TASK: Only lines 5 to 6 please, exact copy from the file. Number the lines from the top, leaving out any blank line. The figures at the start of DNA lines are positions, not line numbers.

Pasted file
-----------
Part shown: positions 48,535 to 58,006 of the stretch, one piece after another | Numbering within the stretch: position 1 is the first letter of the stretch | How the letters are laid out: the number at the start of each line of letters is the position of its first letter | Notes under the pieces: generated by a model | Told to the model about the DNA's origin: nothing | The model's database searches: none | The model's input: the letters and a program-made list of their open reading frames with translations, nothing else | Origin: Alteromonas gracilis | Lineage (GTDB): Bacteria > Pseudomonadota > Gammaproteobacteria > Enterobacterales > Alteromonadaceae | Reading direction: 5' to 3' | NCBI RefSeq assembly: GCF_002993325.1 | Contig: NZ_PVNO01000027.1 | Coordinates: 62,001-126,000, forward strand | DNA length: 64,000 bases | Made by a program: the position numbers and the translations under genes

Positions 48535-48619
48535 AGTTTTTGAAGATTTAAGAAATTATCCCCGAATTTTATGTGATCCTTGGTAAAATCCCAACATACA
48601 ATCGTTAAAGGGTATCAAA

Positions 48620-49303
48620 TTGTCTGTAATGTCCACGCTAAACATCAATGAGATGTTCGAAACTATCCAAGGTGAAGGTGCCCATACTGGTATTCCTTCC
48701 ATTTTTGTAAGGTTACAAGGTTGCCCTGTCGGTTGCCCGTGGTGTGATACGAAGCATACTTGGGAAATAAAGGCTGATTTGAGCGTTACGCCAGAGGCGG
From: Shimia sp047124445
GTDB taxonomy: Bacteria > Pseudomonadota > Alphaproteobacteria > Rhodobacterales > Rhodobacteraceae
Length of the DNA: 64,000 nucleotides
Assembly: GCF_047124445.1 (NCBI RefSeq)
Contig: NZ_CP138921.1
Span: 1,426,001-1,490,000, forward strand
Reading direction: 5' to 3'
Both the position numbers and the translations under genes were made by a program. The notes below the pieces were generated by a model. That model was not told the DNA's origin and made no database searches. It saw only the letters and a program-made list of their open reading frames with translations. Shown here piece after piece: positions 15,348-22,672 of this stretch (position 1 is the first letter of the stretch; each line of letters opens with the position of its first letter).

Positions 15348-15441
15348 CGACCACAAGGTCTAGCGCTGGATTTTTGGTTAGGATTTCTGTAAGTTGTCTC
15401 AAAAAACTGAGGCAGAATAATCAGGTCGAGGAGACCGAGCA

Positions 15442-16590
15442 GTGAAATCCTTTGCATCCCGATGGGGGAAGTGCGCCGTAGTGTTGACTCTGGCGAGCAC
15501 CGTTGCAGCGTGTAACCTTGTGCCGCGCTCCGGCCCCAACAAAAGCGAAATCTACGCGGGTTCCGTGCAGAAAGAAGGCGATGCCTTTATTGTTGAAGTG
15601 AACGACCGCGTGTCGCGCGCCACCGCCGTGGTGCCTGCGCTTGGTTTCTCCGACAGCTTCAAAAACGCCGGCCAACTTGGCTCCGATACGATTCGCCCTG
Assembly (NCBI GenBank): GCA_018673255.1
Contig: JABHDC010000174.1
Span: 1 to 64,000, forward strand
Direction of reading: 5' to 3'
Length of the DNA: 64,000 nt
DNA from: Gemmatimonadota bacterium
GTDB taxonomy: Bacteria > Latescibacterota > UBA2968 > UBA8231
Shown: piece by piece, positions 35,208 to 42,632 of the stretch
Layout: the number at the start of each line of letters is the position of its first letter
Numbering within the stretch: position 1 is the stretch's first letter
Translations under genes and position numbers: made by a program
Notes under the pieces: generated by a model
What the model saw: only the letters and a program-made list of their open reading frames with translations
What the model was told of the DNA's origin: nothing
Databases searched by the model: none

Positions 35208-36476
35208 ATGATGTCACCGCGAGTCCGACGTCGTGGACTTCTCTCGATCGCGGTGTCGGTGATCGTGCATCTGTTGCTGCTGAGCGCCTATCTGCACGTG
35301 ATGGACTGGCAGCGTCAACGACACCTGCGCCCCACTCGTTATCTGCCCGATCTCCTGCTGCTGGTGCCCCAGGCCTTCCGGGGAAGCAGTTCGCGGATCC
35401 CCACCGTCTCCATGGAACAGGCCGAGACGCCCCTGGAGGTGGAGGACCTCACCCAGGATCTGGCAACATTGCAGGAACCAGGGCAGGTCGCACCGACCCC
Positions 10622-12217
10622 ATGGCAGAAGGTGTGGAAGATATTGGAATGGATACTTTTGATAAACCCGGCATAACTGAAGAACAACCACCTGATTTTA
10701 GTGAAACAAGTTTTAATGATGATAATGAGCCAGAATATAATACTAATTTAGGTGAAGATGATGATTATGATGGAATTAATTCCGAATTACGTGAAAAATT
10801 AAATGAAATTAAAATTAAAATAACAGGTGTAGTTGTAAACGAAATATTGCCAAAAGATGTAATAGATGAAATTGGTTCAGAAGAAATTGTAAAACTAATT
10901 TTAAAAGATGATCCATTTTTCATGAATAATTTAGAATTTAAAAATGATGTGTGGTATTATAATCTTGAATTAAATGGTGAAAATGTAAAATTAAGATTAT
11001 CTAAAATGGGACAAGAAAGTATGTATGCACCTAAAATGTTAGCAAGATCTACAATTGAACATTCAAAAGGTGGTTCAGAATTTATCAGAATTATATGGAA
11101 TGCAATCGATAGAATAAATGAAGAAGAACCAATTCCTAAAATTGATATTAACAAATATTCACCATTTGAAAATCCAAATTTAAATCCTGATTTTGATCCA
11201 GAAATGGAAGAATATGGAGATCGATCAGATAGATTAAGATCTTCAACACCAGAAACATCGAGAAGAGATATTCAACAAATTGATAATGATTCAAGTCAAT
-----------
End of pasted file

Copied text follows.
Positions 48620-49303
48620 TTGTCTGTAATGTCCACGCTAAACATCAATGAGATGTTCGAAACTATCCAAGGTGAAGGTGCCCATACTGGTATTCCTTCC